Vessel basins, that sit atop a vanity, can give the same effect as a glass, metal or ceramic serving bowl displayed on a sideboard. And adding a stool to the room serves a practical as well as a decorative purpose.

“The teak root stool we used in the washroom is something that people might only ever see in a bedroom or lounge, but I love the idea of it being there to plonk your towels on, or if you’re having a bath, put a candle or a glass of wine on it,” says Alex. A pouring jug in brass or ceramic can be a beautiful addition to hold cold water for drinking — or to dip in the bath to rinse your hair after a masque.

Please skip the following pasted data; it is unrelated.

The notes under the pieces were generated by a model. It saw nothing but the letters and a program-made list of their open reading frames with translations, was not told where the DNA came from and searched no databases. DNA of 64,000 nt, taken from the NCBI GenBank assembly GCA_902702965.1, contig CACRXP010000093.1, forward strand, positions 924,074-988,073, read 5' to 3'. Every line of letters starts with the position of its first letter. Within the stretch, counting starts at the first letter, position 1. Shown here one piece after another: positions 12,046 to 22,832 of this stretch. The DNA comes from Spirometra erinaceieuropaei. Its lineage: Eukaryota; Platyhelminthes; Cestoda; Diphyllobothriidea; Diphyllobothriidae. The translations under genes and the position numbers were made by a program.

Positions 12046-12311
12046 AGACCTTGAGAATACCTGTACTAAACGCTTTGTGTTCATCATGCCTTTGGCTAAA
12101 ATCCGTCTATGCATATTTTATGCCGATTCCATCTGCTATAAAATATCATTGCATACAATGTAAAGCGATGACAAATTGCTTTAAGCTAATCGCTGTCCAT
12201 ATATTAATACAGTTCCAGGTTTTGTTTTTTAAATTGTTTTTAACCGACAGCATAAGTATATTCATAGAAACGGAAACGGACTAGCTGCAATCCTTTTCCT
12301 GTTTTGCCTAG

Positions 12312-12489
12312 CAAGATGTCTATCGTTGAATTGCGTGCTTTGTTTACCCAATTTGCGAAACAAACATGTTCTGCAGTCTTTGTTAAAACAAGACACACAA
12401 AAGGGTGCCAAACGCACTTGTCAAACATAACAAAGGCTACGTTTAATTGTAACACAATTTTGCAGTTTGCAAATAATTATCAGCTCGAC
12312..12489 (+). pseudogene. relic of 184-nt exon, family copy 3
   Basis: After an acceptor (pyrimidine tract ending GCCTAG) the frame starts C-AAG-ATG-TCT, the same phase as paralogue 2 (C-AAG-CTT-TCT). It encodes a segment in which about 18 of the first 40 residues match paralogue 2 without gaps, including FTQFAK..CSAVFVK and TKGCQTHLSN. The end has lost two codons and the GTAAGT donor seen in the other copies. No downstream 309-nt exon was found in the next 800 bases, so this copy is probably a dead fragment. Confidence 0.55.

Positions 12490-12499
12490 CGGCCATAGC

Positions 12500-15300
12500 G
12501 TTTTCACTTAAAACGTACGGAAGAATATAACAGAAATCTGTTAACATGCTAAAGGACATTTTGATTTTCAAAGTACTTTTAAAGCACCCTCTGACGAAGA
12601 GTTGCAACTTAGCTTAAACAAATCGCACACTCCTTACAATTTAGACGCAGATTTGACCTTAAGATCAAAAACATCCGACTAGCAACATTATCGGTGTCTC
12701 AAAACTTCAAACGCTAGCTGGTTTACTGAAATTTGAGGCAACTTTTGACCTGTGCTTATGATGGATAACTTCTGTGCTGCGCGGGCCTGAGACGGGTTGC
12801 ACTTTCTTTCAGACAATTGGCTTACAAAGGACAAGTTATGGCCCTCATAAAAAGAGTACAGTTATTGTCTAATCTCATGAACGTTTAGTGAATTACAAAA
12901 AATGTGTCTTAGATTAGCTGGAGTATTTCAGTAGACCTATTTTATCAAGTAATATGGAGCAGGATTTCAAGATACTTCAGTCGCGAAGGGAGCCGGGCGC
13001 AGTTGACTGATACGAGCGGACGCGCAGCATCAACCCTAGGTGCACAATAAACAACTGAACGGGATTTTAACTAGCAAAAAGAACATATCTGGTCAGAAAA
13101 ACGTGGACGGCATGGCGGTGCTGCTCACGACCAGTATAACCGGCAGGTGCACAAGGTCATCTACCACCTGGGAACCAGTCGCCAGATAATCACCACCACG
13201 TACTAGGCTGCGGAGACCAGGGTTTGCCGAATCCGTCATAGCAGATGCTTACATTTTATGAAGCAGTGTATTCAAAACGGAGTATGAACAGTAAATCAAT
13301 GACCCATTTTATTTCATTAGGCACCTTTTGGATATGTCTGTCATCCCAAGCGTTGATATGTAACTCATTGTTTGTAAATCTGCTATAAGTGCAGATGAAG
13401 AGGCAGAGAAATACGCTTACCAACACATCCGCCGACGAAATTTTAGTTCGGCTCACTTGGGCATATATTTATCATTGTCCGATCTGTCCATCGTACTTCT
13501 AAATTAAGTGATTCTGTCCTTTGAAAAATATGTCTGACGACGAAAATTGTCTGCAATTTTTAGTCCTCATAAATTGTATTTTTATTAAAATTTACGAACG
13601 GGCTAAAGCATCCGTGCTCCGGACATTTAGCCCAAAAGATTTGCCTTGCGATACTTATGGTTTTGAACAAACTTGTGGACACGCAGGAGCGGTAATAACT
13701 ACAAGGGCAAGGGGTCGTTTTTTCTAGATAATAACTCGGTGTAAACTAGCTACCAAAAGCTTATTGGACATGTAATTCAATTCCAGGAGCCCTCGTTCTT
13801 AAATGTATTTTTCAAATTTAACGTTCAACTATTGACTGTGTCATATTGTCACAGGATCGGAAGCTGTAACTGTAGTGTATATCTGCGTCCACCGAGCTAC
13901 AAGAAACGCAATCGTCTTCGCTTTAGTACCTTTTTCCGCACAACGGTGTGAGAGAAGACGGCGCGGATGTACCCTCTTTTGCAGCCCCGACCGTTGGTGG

Kontex Palette towels, from Ottoloom. Photo / Supplied

5. Add Luxurious Soft Textures
Bathrooms require a lot of hard, water-resistant surfaces, so bringing in some softer textures gives them a more liveable feel. Many of the newer types of towels available are more texturally interesting than traditional cotton loop. Turkish towels are thin, large towels, often with a subtle striped weave pattern that are quick-drying and look great hung on hooks.

Waffle-weave towels have a throw-like texture and Kontex Japanese towels are woven slowly on a weaving machine until they have a softness that’s more like wool or cashmere than cotton.